While real estate sales have improved across the country, growth has chiefly been seen in the mid-range market. Homes in the 1,200 to 2,500-square-foot range are spending less time with a realtor’s sign in the front yard.
But new home construction has lagged, especially in the custom home business. Few people know this better than trade pros who provide the more luxurious options. In New Jersey, Jim Hedden is among those feeling the crunch.
“Most of our new construction business is in homes between 9,000 and 13,000 square feet, with a few towards 25,000,” said Hedden, who own George’s Plumbing and Heating Inc. His father started the company in Clinton, New Jersey in 1959. “That market slid hard in 2008 and hasn’t picked up recently, even though things are improving with the construction of average homes.”
But the company is still healthy, due in part to their widely varying residential retrofit work. Hedden also attributes their success to changes he’s made to become more competitive when those rare high-end jobs arise. “Any way I can shave expenses without sacrificing quality is a must,” said Hedden.
Controls add value
“Price point is definitely an important part of making a sale, but the other part of it — especially with the big homes — is what I can offer that other guys may not,” said Hedden. “Zone responsiveness and efficiency don’t often go hand in hand with a low installation price. There is firing efficiency, system efficiency and seasonal efficiency, to mention a few of the ‘efficiencies’. The price of installation and the effect it has on the price of maintenance need always be considered.”
About two decades ago when radiant heat was re-emerging in the U.S., and long before broad use of condensing boilers was being discussed here, Hedden was among the many installers trying to find the best way to keep return temperatures above 140°F, thus eliminating the possibility of condensation within the traditional non-condensing boilers.
At the time, he used a tekmar-controlled variable speed injection pump (working like an automotive transmission) to both temper supply water going to the in-floor loops and change the water temperature in correlation to the outdoor air temperature (outdoor reset). Using a boiler’s thermistor to retain minimum water temperature, it made both high- and low-mass radiant systems work seamlessly with non-condensing boilers.
Hedden followed the evolution of the tekmar control system and is still using it today. In this post-mod-con, outdoor reset, indoor feedback world, he’s found almost limitless use for the controls – especially in the hi-end residential market he prefers to work in.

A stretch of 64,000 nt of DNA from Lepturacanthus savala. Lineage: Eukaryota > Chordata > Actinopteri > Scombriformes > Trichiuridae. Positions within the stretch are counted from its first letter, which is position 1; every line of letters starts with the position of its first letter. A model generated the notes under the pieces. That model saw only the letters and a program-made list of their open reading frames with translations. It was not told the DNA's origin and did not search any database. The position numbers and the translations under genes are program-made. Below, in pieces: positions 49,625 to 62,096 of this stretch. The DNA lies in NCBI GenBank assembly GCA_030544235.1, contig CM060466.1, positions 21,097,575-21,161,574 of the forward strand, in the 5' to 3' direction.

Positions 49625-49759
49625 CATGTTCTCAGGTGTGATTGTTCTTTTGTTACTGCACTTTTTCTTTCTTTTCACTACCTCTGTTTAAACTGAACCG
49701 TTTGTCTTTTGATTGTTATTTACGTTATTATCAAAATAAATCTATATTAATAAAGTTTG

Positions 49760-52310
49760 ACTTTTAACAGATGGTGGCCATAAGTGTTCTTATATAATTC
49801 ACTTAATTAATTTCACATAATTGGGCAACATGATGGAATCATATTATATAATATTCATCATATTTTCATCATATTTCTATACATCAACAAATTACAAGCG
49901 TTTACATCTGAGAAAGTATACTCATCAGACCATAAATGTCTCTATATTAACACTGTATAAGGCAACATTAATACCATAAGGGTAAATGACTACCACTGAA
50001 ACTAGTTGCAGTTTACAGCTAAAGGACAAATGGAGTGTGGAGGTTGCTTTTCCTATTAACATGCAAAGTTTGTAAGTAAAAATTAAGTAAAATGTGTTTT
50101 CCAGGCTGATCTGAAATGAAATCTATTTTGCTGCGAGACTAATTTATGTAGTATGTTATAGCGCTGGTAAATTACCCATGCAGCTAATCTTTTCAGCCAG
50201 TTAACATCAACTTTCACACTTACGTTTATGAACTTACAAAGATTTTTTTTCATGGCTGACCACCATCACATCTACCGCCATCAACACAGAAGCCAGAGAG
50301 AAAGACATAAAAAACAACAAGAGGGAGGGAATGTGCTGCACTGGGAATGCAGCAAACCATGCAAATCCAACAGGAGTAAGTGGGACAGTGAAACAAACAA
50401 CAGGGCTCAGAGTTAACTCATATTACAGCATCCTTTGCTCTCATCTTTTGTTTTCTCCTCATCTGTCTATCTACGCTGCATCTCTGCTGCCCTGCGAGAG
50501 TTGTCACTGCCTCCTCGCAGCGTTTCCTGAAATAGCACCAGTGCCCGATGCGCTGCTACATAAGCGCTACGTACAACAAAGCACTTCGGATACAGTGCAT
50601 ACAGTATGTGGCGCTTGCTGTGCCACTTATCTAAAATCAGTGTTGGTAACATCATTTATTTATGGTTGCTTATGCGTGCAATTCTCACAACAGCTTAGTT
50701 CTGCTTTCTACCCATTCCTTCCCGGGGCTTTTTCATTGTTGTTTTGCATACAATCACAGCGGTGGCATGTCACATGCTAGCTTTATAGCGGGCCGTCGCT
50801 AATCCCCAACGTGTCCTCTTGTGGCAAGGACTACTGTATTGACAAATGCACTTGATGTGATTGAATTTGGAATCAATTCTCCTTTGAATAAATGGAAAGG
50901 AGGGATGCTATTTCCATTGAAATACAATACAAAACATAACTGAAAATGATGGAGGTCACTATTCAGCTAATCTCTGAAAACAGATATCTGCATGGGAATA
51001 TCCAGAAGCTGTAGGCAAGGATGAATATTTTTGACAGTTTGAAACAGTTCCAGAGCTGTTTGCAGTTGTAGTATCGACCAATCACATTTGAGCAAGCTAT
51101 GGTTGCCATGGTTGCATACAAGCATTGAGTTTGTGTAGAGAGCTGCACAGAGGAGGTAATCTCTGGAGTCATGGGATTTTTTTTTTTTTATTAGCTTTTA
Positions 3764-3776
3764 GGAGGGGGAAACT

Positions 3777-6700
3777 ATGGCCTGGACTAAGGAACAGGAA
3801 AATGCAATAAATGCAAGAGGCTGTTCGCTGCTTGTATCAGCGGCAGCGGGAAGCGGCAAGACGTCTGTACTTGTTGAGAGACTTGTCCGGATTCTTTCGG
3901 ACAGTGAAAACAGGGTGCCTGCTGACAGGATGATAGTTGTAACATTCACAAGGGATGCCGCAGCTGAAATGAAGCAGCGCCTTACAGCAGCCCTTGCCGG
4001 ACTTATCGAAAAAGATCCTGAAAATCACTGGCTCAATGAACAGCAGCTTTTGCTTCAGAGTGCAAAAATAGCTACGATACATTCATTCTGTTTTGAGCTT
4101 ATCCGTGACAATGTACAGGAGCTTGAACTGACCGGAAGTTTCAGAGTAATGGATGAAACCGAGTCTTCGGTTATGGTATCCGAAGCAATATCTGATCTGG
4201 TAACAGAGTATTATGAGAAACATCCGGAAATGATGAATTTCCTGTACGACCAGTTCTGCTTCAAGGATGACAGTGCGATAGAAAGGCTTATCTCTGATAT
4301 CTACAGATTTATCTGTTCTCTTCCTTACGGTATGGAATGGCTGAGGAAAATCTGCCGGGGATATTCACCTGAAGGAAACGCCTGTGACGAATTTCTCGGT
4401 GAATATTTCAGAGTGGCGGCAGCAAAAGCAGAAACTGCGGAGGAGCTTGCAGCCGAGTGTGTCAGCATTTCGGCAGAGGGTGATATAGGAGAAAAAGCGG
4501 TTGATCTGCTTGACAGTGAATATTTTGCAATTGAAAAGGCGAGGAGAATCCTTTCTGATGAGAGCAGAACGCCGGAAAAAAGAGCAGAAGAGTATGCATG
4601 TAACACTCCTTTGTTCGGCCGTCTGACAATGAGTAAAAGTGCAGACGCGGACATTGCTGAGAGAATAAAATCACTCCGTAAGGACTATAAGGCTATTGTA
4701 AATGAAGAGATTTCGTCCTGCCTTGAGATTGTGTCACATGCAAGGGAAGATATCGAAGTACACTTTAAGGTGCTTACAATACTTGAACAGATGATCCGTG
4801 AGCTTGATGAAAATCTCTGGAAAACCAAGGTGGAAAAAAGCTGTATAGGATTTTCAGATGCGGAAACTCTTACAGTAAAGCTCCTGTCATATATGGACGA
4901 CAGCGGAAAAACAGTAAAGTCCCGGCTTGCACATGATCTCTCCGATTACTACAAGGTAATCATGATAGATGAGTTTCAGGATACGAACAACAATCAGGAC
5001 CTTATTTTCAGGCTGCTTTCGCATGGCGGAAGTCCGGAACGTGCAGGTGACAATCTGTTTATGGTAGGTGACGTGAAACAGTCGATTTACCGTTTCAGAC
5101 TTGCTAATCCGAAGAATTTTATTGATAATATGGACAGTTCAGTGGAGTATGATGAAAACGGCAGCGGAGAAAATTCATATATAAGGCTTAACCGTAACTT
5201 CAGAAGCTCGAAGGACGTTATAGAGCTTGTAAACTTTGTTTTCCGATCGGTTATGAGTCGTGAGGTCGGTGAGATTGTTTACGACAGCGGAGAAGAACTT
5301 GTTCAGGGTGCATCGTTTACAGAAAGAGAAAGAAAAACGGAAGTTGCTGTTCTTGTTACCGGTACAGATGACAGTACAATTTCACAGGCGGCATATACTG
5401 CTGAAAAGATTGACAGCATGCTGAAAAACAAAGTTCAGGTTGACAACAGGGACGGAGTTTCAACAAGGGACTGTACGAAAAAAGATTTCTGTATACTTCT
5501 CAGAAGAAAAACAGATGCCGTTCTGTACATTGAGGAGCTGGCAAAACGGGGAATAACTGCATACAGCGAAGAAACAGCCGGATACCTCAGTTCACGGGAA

“Today’s ability to modulate a boiler down to supply a specific temperature changes the rules, as does variable speed injection pumping, but we still do some jobs that use proportional mixing valves for in-floor zones,” said Hedden. “But it’s not just about radiant anymore. We’ll use tekmar for virtually everything; commercial and residential.”
“Many control systems cater to — and do a great job — on specific space heating or DHW demands, but do not address the entire hydronic system,” said Hedden. “While managing multiple boilers [lead-lag and rotate], changing the boiler water temperature differential and synchronizing space heating zone ‘calls’ to reduce boiler firing cycles, as well as including outdoor air temperature reset tempered by indoor air temperature feedback — parallel shift of the reset curve — tekmar provides for a complete DHW and heating and cooling system package.”
“It can even vary the amount of priority time that DHW has over space heating zones depending on the outdoor ambient temperature,” Hedden continued. “If it’s especially cold outside, the DHW system might get only 10 minutes of priority.”
“If keeping the trucks out on the job is the goal, there’s no substitute for being able to complete a variety of work,” continued Hedden. “Do it competitively, with good pricing and offerings that the next guy doesn’t have, and you’ll stay busy.”
One strange job that George’s P+H completed recently included a 450-sq.-ft. addition with radiant in-slab heating. Oddly, the boiler was a steam unit. Instead of telling the homeowner that he couldn’t keep his steam boiler and have in-floor heat — as three other mechanical professionals did — Hedden improved on an old trick he’d learned years before.
“We drilled and tapped the existing steam boiler below the water line, and pumped the hot water through a coil on a 40-gallon indirect tank,” explained Hedden. “A second circulator moved pressurized from the tank, through the floor.”
To assure that floor temperatures were optimal, he used a tekmar temperature differential controller with an outdoor sensor, and a sensor in the tank. The outdoor sensor acted as a reset. The two pumps act independently to provide the correct supply temperature and flow rate for the floor.
“We get creative when we need to, but we’ll stay busy regardless of the market,” said Hedden. So far, he’s right on both accounts.